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Kosciuszko Bridge Features 20-Foot Wide Bike Path; No Safe Way to Get There

Governor Cuomo at the Bridge’s Opening | Governor Andrew Cuomo’s Office

Aug. 30, 2019 By Allie Griffin 

The much-heralded Kosciuszko Bridge opened this week and features an expansive bike and pedestrian path — but many bicyclists say the pathway is dangerous to get to since access is via a number of truck-heavy streets.

The bridge includes a 20-foot wide bike and pedestrian path, but the lack of bike lanes through the industrial neighborhoods on either side of the bridge makes it difficult and often dangerous for cyclists to get to. 

The two-span bridge fully opened to vehicles, pedestrians and cyclists Thursday and replaces its out-dated 1939 predecessor which frequently lead to backed-up traffic. It connects Greenpoint, Brooklyn to the Maspeth and Sunnyside neighborhoods in Queens. 

The bridge project was constructed by the state, but the city controls the roadways surrounding it and thus the construction of bike plans on those roadways. 

While the city’s Department of Transportation has plans to create additional bike paths connecting to the Kosciuszko Bridge on both the Brooklyn and Queens sides, cycling activists and politicians are questioning why the bike lanes were not completed in time with the bridge’s opening. 

New York City Comptroller Scott Stringer penned a letter to the DOT’s commissioner denouncing its decision to open the bridge’s bike path without any bike paths to get there. He called on the department to add protected bike lanes and traffic calming measures on the streets leading up to the bridge. 

“Just as no transportation department would open up a highway before constructing the on- and off-ramps, it is utterly baffling that a new bike and pedestrian path could be introduced without sufficient connecting infrastructure – on Day One,” Stringer said. “The rebuilt Kosciuszko Bridge and the new pedestrian and cycling path are critical arteries, but without protected bike lanes, sufficient lighting, and high-quality signage in the immediate vicinity, cyclists and pedestrians could be placed in harm’s way.”

A DOT spokesperson told amNewYork that bike lanes will be added to the roads leading up to the Kosciuszko Bridge “soon.”

The complaints come amid increased calls for cyclist safety, as 19 cyclists have been killed in 2019 alone — nearly twice the number of deaths in 2018. The fatal crashes have occurred disproportionately in heavily industrial areas that have experienced an increase in their residential populations, according to the DOT.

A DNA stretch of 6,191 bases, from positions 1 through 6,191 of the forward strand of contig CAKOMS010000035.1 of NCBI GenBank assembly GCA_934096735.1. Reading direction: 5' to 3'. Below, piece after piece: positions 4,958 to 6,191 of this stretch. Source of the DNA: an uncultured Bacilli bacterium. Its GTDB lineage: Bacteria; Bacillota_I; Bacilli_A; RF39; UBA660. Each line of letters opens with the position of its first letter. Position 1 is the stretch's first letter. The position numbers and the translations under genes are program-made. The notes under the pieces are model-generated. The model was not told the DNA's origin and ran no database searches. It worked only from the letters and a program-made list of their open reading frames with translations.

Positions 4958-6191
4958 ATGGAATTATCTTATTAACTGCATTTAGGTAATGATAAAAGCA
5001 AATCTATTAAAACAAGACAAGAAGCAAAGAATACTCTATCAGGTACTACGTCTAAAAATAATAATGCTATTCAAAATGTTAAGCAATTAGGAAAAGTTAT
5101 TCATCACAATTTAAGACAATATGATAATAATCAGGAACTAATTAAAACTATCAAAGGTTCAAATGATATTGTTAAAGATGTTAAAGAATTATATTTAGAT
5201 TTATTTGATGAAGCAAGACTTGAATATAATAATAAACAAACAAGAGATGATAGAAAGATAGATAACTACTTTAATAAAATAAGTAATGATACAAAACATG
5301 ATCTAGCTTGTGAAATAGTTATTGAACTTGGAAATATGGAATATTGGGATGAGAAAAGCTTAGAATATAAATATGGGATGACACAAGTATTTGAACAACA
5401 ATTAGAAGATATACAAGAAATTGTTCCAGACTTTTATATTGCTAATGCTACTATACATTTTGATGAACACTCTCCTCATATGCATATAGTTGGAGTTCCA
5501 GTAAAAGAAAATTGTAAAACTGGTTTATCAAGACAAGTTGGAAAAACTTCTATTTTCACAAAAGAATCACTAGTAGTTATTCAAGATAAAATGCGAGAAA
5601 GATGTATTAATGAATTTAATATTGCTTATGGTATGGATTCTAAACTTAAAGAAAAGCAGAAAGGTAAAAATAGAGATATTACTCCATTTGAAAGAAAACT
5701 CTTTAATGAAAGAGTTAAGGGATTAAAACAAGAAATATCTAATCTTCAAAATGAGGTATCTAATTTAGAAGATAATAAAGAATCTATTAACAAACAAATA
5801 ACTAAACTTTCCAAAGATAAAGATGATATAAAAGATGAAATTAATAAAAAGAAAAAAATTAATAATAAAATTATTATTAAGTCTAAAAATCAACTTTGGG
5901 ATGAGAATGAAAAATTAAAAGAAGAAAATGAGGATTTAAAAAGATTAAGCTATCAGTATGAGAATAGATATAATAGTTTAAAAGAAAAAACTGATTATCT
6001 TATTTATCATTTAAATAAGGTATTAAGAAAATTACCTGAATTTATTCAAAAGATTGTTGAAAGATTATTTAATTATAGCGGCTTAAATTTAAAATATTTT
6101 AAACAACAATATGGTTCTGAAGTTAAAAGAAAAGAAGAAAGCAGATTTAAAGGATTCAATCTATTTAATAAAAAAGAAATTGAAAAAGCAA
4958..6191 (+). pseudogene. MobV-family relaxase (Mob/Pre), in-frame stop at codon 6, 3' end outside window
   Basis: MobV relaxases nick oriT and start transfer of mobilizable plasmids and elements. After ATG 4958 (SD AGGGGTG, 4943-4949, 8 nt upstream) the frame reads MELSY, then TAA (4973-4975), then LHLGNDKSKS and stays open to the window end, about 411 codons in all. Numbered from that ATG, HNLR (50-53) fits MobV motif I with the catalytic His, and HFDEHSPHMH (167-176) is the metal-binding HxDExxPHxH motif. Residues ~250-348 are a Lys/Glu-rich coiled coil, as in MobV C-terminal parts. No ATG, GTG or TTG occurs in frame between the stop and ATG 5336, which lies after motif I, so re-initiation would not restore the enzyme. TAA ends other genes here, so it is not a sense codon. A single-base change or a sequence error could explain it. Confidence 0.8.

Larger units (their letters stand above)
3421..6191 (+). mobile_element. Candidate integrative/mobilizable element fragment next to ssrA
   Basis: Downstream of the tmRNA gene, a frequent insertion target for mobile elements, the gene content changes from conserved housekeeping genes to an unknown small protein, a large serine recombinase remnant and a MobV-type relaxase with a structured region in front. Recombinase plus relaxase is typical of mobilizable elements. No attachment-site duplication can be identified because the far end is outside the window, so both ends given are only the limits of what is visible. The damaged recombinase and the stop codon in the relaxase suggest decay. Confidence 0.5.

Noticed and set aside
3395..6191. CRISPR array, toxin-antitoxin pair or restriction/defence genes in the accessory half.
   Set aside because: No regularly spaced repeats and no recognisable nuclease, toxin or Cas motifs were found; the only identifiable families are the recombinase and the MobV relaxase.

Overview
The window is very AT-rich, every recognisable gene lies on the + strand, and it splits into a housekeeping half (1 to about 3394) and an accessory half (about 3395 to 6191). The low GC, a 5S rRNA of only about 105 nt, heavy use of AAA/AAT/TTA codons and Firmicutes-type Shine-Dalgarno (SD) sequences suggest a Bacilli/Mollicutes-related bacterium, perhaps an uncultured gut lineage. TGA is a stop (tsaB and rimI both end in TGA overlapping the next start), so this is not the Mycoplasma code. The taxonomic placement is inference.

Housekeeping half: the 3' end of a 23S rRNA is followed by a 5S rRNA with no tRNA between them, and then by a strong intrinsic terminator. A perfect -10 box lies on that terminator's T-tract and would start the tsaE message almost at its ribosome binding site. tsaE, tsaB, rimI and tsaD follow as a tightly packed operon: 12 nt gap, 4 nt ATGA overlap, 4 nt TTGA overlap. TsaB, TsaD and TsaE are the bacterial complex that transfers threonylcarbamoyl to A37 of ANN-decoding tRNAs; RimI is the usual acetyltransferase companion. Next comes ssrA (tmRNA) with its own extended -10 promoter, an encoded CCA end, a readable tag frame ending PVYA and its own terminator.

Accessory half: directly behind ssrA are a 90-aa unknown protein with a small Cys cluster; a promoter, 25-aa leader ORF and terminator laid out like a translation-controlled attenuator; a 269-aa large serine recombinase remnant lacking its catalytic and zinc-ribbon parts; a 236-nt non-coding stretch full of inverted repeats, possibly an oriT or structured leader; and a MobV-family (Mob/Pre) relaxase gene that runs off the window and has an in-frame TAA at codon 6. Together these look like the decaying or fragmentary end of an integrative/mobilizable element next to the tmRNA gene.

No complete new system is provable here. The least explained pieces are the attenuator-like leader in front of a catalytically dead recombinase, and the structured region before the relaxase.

“If you look at the Kosciuszko Bridge and what it’s trying to connect, it’s predominantly industrial areas in Queens. When you’re talking about industrial areas, you’re talking about trucks,” said Juan Restrepo, the borough organizer for the nonprofit Transportation Alternatives. 

“We’re seeing that in this year specifically it is trucks that are killing New York City cyclists. They are so large and often times they don’t have proper sight lines, so creating that separate dedicated space to ride your bike and for truck drivers to drive their trucks is so integral to ensuring that this bridge is going to be safe and accessible.”

The on and off-ramps to the BQE are another obstacle for cyclists trying to reach the Kosciuszko Bridge, Restrepo said. For instance, he said that there aren’t any signs directing cyclists to its pathway entrance on the Queens side. 

Restrepo said he had to bike underneath a highway overpass through a road with “tons of truck traffic” to get onto the bridge’s bike path. Even as “an able-bodied 28-year-old” and longtime cyclist, Restrepo said he felt his life was at risk. 

The bike network that the DOT plans to install leading up to the bridge consists largely of “shared” bicycle lanes as opposed to “protected” lanes. Bicycling advocates argue that the plans are inadequate and that a network of protected bicycle lanes is what’s needed.

Stringer, in his letter to the DOT Commissioner, advocates for the construction of protected bike lanes. 

“This is a matter of life and death,” Stringer said. “At a time when the city is reeling from a spate of cyclist fatalities, a comprehensive plan must be implemented.”

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